Could This Davis-Bacon Change Hurt Component Manufacturing?

Industry News,

Originally Published by: SBCA Magazine — May 3, 2022
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The U.S. Department of Labor (DOL) has proposed new labor rules that would dramatically change long-existing "prevailing wage" standards for federal construction projects.  SBCA represented the component manufacturing industry at a virtual roundtable on April 25, hosted by the Small Business Administration, and agreed with several of the potential harms this rule may create. 

In March, DOL published a proposed rule to amend regulations associated with the Davis-Bacon and Related Acts (DBRA). Specifically, the rule would change the definition of "prevailing wage" by returning to the original methodology used to determine Davis-Bacon wage rates, which is referred to as the "three-step process." 

The Davis-Bacon Act is not new, it was ratified in 1931 to require federal government construction contractors on applicable public buildings and works to pay the prevailing wage to laborers. During the Reagan administration, calculations of the prevailing wage were updated. DOL's proposal reverses many of these changes, taking the law backward. 

Any component manufacturers or framing contractors supplying multifamily developers who build federally-funded, low-income housing will likely be significantly affected. Currently, payment of prevailing wages to workers applies only to performing duties at the “site of the work.” Under this rule change, DOL is seeking to expand the definition of site of the work to include sites that have been excluded under the current regulations. Among others, these would include off-site construction of “significant portions” of a building or work, which would likely include component manufacturers.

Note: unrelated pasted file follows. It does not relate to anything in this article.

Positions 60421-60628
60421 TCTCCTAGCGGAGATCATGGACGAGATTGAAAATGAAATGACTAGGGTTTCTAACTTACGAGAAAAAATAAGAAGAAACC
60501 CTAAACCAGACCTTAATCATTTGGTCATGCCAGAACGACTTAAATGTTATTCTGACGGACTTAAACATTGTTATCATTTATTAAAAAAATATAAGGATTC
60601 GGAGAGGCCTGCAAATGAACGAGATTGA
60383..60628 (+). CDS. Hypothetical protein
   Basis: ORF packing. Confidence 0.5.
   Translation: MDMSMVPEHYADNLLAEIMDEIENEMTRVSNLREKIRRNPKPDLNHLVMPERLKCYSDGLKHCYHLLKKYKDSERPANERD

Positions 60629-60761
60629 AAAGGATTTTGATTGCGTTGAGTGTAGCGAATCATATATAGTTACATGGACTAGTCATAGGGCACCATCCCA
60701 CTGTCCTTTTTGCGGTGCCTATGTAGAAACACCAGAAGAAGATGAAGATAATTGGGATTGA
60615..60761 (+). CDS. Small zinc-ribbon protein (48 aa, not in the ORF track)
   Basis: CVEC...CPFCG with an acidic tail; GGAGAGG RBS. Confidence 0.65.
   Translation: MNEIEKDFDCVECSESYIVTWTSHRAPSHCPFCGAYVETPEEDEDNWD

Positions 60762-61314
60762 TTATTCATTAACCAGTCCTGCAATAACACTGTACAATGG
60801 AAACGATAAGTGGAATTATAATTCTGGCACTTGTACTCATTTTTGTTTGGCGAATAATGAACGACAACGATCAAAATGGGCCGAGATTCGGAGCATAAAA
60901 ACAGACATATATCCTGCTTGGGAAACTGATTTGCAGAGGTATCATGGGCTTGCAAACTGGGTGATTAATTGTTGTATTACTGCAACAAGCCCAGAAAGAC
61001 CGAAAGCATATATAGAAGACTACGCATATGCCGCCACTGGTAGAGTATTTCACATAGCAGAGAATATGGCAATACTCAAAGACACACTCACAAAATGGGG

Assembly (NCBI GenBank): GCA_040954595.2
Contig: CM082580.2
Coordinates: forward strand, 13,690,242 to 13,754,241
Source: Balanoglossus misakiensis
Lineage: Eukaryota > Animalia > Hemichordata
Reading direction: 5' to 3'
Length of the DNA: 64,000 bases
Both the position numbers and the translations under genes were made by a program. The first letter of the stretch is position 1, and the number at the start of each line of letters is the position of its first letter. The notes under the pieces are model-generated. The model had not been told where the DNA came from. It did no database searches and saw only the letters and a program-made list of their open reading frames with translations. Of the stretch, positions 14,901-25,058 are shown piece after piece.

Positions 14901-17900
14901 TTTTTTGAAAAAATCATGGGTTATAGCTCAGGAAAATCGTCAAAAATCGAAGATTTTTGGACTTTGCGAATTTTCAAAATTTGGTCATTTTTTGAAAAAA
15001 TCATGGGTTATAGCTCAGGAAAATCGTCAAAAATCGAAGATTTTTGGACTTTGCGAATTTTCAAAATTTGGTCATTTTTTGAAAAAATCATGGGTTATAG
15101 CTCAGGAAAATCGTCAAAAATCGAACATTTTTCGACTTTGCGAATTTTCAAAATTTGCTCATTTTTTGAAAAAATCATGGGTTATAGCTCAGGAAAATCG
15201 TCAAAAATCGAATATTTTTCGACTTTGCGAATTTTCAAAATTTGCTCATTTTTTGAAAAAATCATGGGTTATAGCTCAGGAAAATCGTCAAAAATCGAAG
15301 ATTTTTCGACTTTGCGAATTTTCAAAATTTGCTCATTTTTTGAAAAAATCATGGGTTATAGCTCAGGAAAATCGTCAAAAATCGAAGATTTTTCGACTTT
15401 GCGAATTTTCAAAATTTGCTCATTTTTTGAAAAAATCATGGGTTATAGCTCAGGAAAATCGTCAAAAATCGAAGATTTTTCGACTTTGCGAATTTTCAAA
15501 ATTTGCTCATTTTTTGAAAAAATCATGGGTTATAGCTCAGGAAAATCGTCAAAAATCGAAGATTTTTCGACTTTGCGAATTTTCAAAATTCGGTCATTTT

It should also be noted that DOL wants to expand the DBA coverage of truck drivers, including drivers dropping off materials from material suppliers who were not previously covered under the DBA. 

At the roundtable hosted by the Small Business Administration's Office of Advocacy, it was noted that many subcontractors do not accept work on DBRA contracts due to the paperwork and compliance requirements, and the proposed DOL rule change would only make the situation worse. It is likely these changes will artificially inflate construction costs at a time when affordable housing is a significant issue.  

The deadline for comments on the proposed rulemaking is May 17. If you are a component manufacturer or framing contractor who provides product or services to DBRA-qualifying projects and believe this rule change may negatively impact your business, SBCA would like to hear from you. SBCA is considering submitting public comments, but needs quantitative examples from member companies on how it will impact our industry.